Michigan voters passed comprehensive election reforms in November 2018 which guaranteed automatic voter registration, same-day voting registration, and, crucially, allow people to obtain absentee ballots without providing a reason. But the changes leave a short turnaround time for voters between the absentee ballot request deadline — Oct. 30 — and the due date for their receipt, Election Day, stoking concerns over ballots coming in after then deadline. Michigan’s GOP-controlled state legislature has blocked attempts from the Democratic secretary of state to proactively send out absentee ballots ballots — instead, the state will proactively mail out informational postcards about absentee voting.

The state’s August 3 primary offers a preview of what Michiganders could be in for this November. The state saw a record 2.5 million voters turn out, two-thirds of whom voted by mail. The surge led to delays in counting the votes and to litigation contesting whether thousands of ballots that were postmarked before the election but arrived after the election are valid. Michigan’s Secretary of State Jocelyn Benson has said that more than 80 percent of the nearly 11,000 ballots rejected were tossed out either because they arrived too late, or because of signature verification problems. Election officials have asked for money to hire more staffers for November and legislative changes to allow them to tally votes before Election Day, but neither appear to be forthcoming. Benson has warned that the primary suggests that close races in Michigan this November may not be called until the weekend after the election.


Pennsylvanians couldn’t have known, when Gov. Tom Wolf (D) signed landmark new voting legislation into law last October, how quickly it would be put to the test. With residents allowed to vote by mail without an excuse, and with the COVID-19 crisis keeping many voters away from crowded polling places, the state’s primary elections offered a useful preview of what the state may see in November.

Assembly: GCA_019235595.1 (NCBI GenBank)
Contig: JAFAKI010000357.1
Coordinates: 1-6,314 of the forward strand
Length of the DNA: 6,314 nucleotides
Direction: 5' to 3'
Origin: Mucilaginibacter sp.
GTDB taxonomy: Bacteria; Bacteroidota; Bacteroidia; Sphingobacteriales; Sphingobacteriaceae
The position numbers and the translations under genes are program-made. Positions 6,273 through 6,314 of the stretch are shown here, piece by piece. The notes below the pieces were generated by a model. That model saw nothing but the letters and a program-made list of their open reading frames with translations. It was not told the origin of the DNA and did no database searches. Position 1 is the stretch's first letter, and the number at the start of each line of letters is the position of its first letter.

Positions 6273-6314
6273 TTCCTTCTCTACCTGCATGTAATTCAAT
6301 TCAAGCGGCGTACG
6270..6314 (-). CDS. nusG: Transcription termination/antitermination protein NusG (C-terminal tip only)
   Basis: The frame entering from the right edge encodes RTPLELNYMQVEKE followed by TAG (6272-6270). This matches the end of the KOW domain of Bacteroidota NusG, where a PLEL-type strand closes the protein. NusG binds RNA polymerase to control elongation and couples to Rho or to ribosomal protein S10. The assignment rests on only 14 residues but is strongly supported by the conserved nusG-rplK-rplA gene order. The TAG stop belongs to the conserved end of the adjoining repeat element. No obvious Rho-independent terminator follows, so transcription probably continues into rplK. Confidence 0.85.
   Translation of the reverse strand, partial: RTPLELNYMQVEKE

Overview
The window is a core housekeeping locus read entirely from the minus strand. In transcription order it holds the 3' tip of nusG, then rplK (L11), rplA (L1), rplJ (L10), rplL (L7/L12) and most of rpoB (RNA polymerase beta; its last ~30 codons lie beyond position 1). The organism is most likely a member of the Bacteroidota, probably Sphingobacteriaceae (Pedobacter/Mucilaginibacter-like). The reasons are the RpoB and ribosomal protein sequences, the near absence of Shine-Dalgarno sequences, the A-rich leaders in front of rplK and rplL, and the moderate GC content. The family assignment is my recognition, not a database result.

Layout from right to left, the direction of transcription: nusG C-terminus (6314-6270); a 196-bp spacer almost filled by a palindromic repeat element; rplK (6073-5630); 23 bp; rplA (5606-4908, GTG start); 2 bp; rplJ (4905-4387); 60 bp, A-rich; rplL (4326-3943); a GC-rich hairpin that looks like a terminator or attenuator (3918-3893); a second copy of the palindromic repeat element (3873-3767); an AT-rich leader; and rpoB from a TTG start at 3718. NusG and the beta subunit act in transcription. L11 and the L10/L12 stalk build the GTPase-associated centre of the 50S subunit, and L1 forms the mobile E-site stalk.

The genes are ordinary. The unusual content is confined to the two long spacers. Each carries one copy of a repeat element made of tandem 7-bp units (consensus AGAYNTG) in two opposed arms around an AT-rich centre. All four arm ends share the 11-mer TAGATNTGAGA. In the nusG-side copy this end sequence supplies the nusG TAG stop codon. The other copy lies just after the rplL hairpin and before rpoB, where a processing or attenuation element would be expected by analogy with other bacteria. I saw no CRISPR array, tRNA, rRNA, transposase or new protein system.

It went … okay. The day before the primary, Wolf signed an executive order allowing officials in six counties to count mailed ballots that arrived late, as long as they were sent on time. The results in some races weren’t known for several days. And the state was sued over a “constitutionally deficient” signature verification process that left many voters without options for curing allegedly “mismatched” signatures. In all, according to CBS News, more than 26,000 ballots were rejected, or 1.9% of the 1.49 million cast by mail.

For the general election, the state has sought to allow election officials to count ballots that were cast on-time but arrive up to three days late. In addition to that legal question, which is now before the state’s Supreme Court, lawsuits abound in the Keystone state over everything from ballot drop boxes to poll watchers’ residency requirements. (The Trump campaign asserts that dropboxes make fraud easier, but have admitted there’s no evidence of this.)

Some counties have taken extra steps to make it easier to avoid the mail when voting, and voters in select counties may be able to use “satellite” locations as a one-stop-shop for requesting and submitting absentee ballots in one fell swoop. But these locations need to be funded first, so it’s unclear whether that option will be available everywhere. Voters can also apply for mail-in ballots directly from their county election office, where they can submit them once completed as well.

The stakes couldn’t be higher: President Donald Trump narrowly won Pennsylvania in 2016, but current polling shows Joe Biden slightly ahead there. Secretary of State Kathy Boockvar has predicted that 50% of voters will cast ballots by mail rather than in person. And even with the hype around mail-in voting, the potential for poll worker shortages continues to be a concern for in-person voting, given the impact of COVID-19 on a workforce that skews older.